When the international court to judge crimes against humanity is set up, the Peter Hains of this world beware
By John Pilger - 08 January 12:00

While his more senior colleagues in Whitehall and Washington understandably fall silent on the mounting deaths in Iraq, the Foreign Office minister Peter Hain has become a strangely aggressive voice in promoting the failed and lethal embargo. Ambitious apostates are like that.

What Ken did next
By Jackie Ashley - 08 January 12:00

Is London running red with raw, rampant socialism? Hardly. So what is Livingstone up to? Jackie Ashl

A very drunken Judy yelled: "Carry on playing and I'll show you me tits!"
By Lauren Booth - 08 January 12:00

Singing carols among the local community at Christmas is the sort of pastime that exists in Hague and Blair fantasies of the perfect suburban voter lifestyle.

The New Statesman Profile - Victorian Britain
By Tristram Hunt - 08 January 12:00

Obsessed by a fear of revolution, haunted by a collapse of faith, it yet nurtured great minds, great

The New Statesman Profile - The Dome
By Michael Leapman - 25 December 12:00

In a few days, the poor thing will be gone, and the carpers won't have it to kick around any more. T

Paul Routledge
By Paul Routledge - 25 December 12:00

The Fabian Society went to a lot of trouble and laid on a seminar for Labour MPs on taxation. This was based on a report from the society's grandly titled Commission on Taxation and Citizenship, chaired by Lord Plant, and was held in Portcullis House, 50 yards from the Palace of Westminster.

Christine and Neil Hamilton are invited to parties for the guests' cruel amusement
By Lauren Booth - 25 December 12:00

The Evening Standard's Diary bash is usually a grand affair held at an imposing venue near Sloane Square in west London. This year, the venue changed and the invite had the legend: At Home "Earl Percy".

When Irish eyes are smiling, Americans smile, too
By Cristina Odone - 18 December 12:00

How I longed for an apostrophe in my youth. Whenever I was asked my name during my school years in Washington, I would watch a smile of recognition light up my interlocutor's face: "O'Done . . .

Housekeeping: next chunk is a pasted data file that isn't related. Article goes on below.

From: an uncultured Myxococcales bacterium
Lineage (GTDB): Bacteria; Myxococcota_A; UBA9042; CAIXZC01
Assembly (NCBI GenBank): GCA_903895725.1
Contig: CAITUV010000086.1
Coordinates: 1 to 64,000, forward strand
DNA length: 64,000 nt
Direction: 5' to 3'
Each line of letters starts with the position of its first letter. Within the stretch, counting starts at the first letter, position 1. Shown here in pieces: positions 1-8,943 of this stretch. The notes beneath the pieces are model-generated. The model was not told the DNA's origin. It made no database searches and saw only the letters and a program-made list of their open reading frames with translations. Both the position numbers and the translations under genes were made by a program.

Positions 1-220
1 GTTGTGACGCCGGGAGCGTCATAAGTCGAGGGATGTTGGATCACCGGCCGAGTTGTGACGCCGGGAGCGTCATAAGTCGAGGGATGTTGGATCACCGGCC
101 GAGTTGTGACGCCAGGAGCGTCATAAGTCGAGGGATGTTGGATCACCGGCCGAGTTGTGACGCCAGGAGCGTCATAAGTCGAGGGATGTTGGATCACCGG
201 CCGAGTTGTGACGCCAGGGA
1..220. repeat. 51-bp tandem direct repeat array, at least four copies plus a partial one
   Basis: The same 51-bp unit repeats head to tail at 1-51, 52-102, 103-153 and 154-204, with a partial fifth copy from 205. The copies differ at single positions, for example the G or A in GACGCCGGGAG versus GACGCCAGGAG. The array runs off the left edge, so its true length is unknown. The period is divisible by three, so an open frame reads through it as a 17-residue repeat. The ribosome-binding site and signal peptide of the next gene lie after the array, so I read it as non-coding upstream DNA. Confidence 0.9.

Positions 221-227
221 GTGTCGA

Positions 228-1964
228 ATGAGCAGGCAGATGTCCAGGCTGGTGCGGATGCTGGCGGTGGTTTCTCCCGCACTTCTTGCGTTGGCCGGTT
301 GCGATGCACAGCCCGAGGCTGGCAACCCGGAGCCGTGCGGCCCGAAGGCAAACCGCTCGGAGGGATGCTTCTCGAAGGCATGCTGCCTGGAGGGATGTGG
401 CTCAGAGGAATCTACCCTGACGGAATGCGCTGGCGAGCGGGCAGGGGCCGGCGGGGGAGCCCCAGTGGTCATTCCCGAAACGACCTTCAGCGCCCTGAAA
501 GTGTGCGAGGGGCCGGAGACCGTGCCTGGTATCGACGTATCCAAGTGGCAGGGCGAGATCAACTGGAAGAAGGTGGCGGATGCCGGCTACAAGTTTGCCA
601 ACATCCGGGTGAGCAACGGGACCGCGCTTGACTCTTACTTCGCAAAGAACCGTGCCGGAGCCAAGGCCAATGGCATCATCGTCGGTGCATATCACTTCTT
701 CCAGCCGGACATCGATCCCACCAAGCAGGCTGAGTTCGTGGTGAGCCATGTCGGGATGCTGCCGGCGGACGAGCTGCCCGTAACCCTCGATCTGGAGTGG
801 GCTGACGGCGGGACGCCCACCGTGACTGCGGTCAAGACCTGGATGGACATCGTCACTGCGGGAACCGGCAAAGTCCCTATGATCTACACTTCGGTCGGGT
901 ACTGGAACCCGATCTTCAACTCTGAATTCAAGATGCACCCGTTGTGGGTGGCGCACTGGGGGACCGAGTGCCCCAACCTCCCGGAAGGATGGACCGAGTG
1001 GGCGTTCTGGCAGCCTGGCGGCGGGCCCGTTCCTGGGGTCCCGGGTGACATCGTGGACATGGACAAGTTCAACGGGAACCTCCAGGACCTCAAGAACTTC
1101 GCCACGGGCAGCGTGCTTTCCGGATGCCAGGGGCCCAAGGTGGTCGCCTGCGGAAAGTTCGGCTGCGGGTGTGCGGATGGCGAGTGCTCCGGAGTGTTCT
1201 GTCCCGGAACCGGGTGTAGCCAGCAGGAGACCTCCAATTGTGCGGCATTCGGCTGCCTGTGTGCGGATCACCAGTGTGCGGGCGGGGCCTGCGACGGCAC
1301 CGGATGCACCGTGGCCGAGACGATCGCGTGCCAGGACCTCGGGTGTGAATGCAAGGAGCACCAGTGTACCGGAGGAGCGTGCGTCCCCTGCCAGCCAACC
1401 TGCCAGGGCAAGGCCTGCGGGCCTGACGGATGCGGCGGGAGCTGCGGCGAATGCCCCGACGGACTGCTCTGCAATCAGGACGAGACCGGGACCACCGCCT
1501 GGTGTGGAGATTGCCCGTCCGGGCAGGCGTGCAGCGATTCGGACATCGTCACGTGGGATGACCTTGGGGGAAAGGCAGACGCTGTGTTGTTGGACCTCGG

Politicians have failed in Peckham, not the people
By Darcus Howe - 18 December 12:00

Please allow me to return to the issue of Damilola Taylor. As I write, a large number of police have been unable to find any one of the perpetrators. I have been down to the estate, and found little difficulty in soliciting information from all sorts, all ages and sizes.

Paul Routledge
By Paul Routledge - 18 December 12:00

I attended Peter Mandelson's Christmas drinks party where he was reported to have described George W Bush as a Sinn Fein sympathiser. Certainly, he spent much of his time talking about American politics, and very little talking about Northern Ireland, his titular responsibility.

"What about sterilisation then?" the consultant asked the Asian woman
By Lauren Booth - 18 December 12:00

The tabloid press are still trying to convince panicky, white, Middle England that "blacks will be a majority" at some invisible point in the future. Tales of immigrants coming here to steal our jobs, of bogus asylum-seekers scrounging our benefits, crop up again and again.

Like medieval holy relics, Hollywood memorabilia multiply in order to meet the demands of the faithful
By Sean French - 18 December 12:00

In 1984, Harrison Ford was being directed by Steven Spielberg in Indiana Jones and the Temple of Doom at Elstree Studios on the edge of London. Stephen, an ailing boy, was invited to the set one day to watch the filming.

It would be too easy to say John Lennon died the day The Beatles split up, but it wouldn't be far from the truth
By Sean French - 11 December 12:00

Fortunately, nobody rang to ask me where I was when I heard that John Lennon had been shot, because I haven't a clue. But I do remember an interview he recorded for Radio 1 a day or so before his death. He was asked a question about the death of Elvis.

We think only of our own success; of course we walk on by
By Cristina Odone - 11 December 12:00